The volume and scale of cyberattacks and cyberfrauds is rising. The pace at which these ever more sophisticated attacks can infiltrate systems around the globe suggests that the likelihood of an imminent attack on companies, small or large, should never be discounted.

According to the Ponemon Institute's recent Cost of Cybercrime report, the average cost of cybersecurity for companies last year was US$11.7 million; the net increase in average annual number of security breaches in the past year was 27.4 percent. In compiling its report, the Institute evaluated responses from 254 companies in seven countries (Australia, France, Germany, Italy, Japan, the UK and the US).

Last week, the Hong Kong Police Force reported that since its new anti-deception coordination center began its work in July 2017, it had received complaints involving 229 commercial email fraud cases. Overall, in less than five months, victims have submitted to it hundreds of requests to halt payments, totaling approximately US$113 million lost in various online and phone rackets. This is a significant figure for a city with a population of little over 7 million. Many of these cases have links to China.

The reported cases of cyber-related frauds in China in 2017 are significantly higher. From Q1 through Q3 2017, a national online cyberfraud complaint platform established by the Beijing Public Security Bureau received 19,236 cyberfraud reports, with reported amounts involved totaling just over US$400 million. The principal types of cases reported are financial and social engineering frauds, with most complaints received from victims in the cities of Beijing, Guangzhou and Shenzhen.

For corporations, it is no longer a question of whether an attack will happen. Instead, the issue is when it is likely to happen, and whether they able to contain the cost and consequence of an attack and to make some recovery before it is too late.

Be prepared for an attack during holiday seasons when company resources are stretched

Moreover, and worryingly, attacks are more likely to happen during the holiday seasons (such as Christmas and New Year, Chinese New Year and summer vacation time). This is when a company's key decision makers are on leave or may not be readily available, employees are more likely to trust remote phishing email requests purporting to come from those leaders, and limited internal resources are already stretched. Similarly, external service providers, such as legal advisers and IT forensic support teams, may have already left for their vacations and are spread across different time zones. Cyberattacks are often planned to take advantage of potential weaknesses during these periods.

Preparedness means Plans B and C too

Many companies have already taken steps around reviewing their cyber-response preparedness and developing an Incident Response Plan. However, even with such planning, companies should also prepare for the possibility that unforeseen factors might potentially put paid to the best laid out plans during the holiday season.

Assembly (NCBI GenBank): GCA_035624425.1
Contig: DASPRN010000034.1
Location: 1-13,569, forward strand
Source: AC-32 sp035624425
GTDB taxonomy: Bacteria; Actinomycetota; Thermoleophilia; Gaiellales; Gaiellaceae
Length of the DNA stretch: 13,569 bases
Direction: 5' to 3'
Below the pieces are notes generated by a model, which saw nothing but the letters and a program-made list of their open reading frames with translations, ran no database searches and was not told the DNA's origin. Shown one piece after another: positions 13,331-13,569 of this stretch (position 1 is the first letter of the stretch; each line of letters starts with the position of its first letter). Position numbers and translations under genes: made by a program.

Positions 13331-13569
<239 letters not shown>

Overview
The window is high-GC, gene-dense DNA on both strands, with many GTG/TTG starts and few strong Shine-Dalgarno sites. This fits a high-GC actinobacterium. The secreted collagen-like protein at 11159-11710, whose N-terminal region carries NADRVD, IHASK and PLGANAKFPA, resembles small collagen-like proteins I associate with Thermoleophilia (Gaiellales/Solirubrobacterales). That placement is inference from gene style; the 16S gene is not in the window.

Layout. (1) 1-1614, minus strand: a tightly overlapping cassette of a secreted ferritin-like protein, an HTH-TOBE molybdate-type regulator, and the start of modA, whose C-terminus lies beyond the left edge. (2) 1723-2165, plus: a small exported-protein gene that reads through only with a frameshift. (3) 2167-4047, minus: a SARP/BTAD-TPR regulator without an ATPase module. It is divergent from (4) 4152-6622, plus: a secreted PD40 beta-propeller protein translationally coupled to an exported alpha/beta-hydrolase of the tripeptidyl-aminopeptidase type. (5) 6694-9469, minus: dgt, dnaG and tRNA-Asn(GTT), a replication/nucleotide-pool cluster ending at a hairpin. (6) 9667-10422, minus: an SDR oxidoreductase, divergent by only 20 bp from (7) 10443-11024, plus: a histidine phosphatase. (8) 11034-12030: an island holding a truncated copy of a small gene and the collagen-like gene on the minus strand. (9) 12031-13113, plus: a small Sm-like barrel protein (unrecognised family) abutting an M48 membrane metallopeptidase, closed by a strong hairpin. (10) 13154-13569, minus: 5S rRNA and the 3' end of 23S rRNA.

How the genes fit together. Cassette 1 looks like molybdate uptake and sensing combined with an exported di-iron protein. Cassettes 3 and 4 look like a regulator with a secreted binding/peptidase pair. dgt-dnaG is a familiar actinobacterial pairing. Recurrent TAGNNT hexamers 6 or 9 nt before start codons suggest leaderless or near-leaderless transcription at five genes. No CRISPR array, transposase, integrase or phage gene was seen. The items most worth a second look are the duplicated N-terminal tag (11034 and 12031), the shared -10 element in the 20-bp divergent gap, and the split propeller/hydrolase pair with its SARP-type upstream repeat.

To ensure that an Incident Response Plan can be implemented properly and effectively during the critical early hours of an attack, it is worth reinforcing some of the key preparatory steps in the lead-up to the holiday season:

  1. You already have response teams, in areas like IT, legal and business, and each team has a designated internal incident response lead. During the holidays, check whether these response team leaders or their designated alternate contacts are in fact available. At minimum, the overall response team leader must be available 24/7 by text. And if not, another team leader should be designated in advance to be contacted during the period when the first choice team leader is not available.
  2. Contact outside experts (such as outside counsel and IT forensic specialists) to ensure their dedicated response teams are in place during the holiday season (as DLA Piper's team will be – just use the email address [email protected]). It is always worth checking to make sure there are no last-minute holidays plans that these outside firms themselves might not have accounted for.
  3. Check the most up-to-date list of dedicated contacts at the banks, IT service providers and other key service providers that serve the company's business, and ensure that those contacts can be reached outside of reduced working hours.
  4. Conduct a simulated run-through of the company's Incident Response Plan or send a reminder of the same to all designated internal incident response leads before the start of the holiday season.

For any cyberfraud, being able to quickly gather the evidence of the fraud and to present it to law enforcement agencies, courts and banks in order to follow the money trail or identify where and how the data breach has occurred will give companies the best chance to recover lost funds and contain the impact of the breach.

To do so, you need to remain alert to the real possibility of a cyberattack, even during the most distracting times of year, when everyone else is heading out on vacation or rushing to leave for vacation, so that their attention to good cybersecurity might have already switched off.